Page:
Monday, July 1, 2013

Mystery Monday: A Wrinkle in the Search for Mary Ann

Mystery Monday is a daily prompt at Geneabloggers encouraging bloggers to share mystery ancestors or mystery records – anything which is currently unsolved.  With any luck fellow genealogy bloggers will lend their eyes to what has been found so far and possibly help solve the mystery.
Last week I thought I was wrapping up my “Searching for Mary Ann” series until I could gather some wills and deeds for the siblings of John Ermentraudt.  Then I noticed an interesting name in the chapter called “Miscellaneous” in the Armentrout Family History by Russell S. Armentrout. 

The Miscellaneous chapter contains family lines that have not been attached to any of the seven known sons and daughter of Anna Elizabeth Hain Ermantraudt, the family that arrived in Pennsylvania in 1739 and subsequently helped settle the Shenandoah Valley of Virginia in the 1750s. 

That interesting name is also that ever-problematic JOHN.  Nevertheless, I have hope.  Here’s why:  Even though his birth and death dates are unknown, there is a definite marriage date of May 6, 1791 to Elizabeth Lingle in Rockingham County. 

And there are children! 

The first is Maria, born May 25, 1795.  Maria? Mary? It’s possible, right?  The date is a question, but then in very old records dates are typically iffy.  My records indicate MY Mary Ann was born anywhere from 1795 to 1805. 

Other children:
Elizabeth born August 8, 1798
Linda born April 18, 1805
John born February 16, 1816

What is more interesting is that all these children were baptized at the Peaked Mountain Church like so many of the other Armentrouts as well as the children of Mary Ann and Fielding Jollett.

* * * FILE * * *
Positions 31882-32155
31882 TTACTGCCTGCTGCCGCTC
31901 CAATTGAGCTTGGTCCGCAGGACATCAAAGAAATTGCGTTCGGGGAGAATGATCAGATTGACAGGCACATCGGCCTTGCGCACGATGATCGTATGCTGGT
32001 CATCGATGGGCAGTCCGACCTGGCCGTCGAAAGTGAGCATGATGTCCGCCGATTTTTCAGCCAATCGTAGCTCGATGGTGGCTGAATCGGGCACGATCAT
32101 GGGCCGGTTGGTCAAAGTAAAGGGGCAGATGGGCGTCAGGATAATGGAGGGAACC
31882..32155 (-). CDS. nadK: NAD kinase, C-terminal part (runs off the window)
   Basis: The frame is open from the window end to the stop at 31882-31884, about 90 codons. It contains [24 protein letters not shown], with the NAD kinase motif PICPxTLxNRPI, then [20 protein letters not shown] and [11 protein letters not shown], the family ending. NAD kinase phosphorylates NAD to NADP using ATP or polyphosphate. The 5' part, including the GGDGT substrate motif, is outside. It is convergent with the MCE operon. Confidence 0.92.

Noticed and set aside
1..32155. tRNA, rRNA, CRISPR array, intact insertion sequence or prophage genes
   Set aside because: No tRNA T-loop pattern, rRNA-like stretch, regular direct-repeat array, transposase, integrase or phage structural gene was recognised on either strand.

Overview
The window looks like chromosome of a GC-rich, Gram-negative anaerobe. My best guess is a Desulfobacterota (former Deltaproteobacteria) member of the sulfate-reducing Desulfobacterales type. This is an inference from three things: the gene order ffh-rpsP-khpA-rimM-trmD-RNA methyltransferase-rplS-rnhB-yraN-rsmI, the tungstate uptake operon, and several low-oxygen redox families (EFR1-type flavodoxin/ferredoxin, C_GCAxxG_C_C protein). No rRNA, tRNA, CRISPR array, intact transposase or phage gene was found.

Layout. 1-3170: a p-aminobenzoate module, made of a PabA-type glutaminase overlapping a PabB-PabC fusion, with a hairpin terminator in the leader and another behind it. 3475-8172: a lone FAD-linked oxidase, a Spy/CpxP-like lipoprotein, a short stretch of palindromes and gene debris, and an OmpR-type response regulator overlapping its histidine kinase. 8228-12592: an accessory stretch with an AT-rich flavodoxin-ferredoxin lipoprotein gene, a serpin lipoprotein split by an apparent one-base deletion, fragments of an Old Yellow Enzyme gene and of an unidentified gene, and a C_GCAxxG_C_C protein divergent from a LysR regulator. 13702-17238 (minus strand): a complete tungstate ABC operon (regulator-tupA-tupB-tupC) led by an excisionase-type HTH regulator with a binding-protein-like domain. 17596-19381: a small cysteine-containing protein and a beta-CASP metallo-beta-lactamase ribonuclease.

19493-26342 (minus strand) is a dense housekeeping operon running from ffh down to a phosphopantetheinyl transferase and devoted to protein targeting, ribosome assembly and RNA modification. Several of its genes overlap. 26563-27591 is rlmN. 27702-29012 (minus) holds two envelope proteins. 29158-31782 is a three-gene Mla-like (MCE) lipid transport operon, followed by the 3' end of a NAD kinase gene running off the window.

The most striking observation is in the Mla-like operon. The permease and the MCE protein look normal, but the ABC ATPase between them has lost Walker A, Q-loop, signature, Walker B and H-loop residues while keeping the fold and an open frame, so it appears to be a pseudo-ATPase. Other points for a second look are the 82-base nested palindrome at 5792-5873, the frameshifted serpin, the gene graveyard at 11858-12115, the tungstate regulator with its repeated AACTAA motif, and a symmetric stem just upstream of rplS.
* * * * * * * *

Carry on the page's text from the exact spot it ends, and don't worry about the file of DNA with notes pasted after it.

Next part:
Adding more interest upon interest are the names of the sponsors of the Armentrout children – names like Schneider, Geiger, and Augustine Ermentraudt. 

I previously announced my gut feeling that Augustine Ermentraudt could be my Rosetta Stone. Schneider and Geiger/Kyger are also names that I identified as holding strong possibilities.  Could MY John Ermentraudt have been right here under our genealogical nose all along?  Why did no one pick up on it?

I’m trying not to jump up and down in ecstasy – don’t want to jinx myself.  But now I have another way to think about this mystery.

© 2014, Wendy Mathias.  All rights reserved.


  1. It's like unravelling a thriller, several red herrings or paths to take and then - maybe just maybe, a lead in the right direction. I do hope so after all your hard work.

    1. I hope so too. I think I deserve a little bit of good news every now and then. I'm tired of dead-ends and u-turns.

  2. Ditto what Sally said. I'm just as excited as you are!

  3. We'll all cross our fingers and wait to hear where this takes you. P.S. - did you get my email or did I send it to the wrong place?

    1. Oh Kathy, yes, indeed. I got the email. I did a quick look and don't see any signs of a connection, but I feel confident if I can take my Robert back a little further there might be something. So many ancestors -- so little time. But I love the possibility that your file might open a new little world for me.

    2. That would be awesome! I haven't researched this line much myself, but let me know if I can look up anything else from what I have. You are so right about so many ancestors, so little time! We could stay at this 24/7 and still never finish. But you have done and are doing so much. I am impressed.

  4. It is like a mystery novel...on you blog!
    Happy Monday!

    1. Yeah, but until I can get to Richmond for some real digging, this novel is quickly coming to a screeching halt.

  5. Lesson to be learned here: read the whole book, including miscellaneous chapters!